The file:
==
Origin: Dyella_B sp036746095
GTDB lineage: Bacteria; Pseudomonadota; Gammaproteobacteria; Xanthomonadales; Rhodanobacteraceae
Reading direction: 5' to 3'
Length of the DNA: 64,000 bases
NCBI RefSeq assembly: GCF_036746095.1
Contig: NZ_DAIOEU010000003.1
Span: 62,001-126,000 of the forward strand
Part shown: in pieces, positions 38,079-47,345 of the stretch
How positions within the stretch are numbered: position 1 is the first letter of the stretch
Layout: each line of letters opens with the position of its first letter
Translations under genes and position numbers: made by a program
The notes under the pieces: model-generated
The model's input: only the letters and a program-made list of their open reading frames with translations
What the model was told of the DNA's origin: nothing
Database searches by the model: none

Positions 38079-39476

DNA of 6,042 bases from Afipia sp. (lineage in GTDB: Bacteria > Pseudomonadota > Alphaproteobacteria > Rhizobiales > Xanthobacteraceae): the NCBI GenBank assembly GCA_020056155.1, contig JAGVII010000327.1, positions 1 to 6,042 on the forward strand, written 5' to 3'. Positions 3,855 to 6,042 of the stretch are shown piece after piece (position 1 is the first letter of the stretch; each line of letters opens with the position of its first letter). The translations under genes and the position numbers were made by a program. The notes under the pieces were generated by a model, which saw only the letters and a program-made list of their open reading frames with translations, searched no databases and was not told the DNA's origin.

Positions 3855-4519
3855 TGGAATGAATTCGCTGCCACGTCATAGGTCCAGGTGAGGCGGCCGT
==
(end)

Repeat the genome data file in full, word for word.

Origin: Dyella_B sp036746095
GTDB lineage: Bacteria; Pseudomonadota; Gammaproteobacteria; Xanthomonadales; Rhodanobacteraceae
Reading direction: 5' to 3'
Length of the DNA: 64,000 bases
NCBI RefSeq assembly: GCF_036746095.1
Contig: NZ_DAIOEU010000003.1
Span: 62,001-126,000 of the forward strand
Part shown: in pieces, positions 38,079-47,345 of the stretch
How positions within the stretch are numbered: position 1 is the first letter of the stretch
Layout: each line of letters opens with the position of its first letter
Translations under genes and position numbers: made by a program
The notes under the pieces: model-generated
The model's input: only the letters and a program-made list of their open reading frames with translations
What the model was told of the DNA's origin: nothing
Database searches by the model: none

Positions 38079-39476

DNA of 6,042 bases from Afipia sp. (lineage in GTDB: Bacteria > Pseudomonadota > Alphaproteobacteria > Rhizobiales > Xanthobacteraceae): the NCBI GenBank assembly GCA_020056155.1, contig JAGVII010000327.1, positions 1 to 6,042 on the forward strand, written 5' to 3'. Positions 3,855 to 6,042 of the stretch are shown piece after piece (position 1 is the first letter of the stretch; each line of letters opens with the position of its first letter). The translations under genes and the position numbers were made by a program. The notes under the pieces were generated by a model, which saw only the letters and a program-made list of their open reading frames with translations, searched no databases and was not told the DNA's origin.

Positions 3855-4519
3855 TGGAATGAATTCGCTGCCACGTCATAGGTCCAGGTGAGGCGGCCGT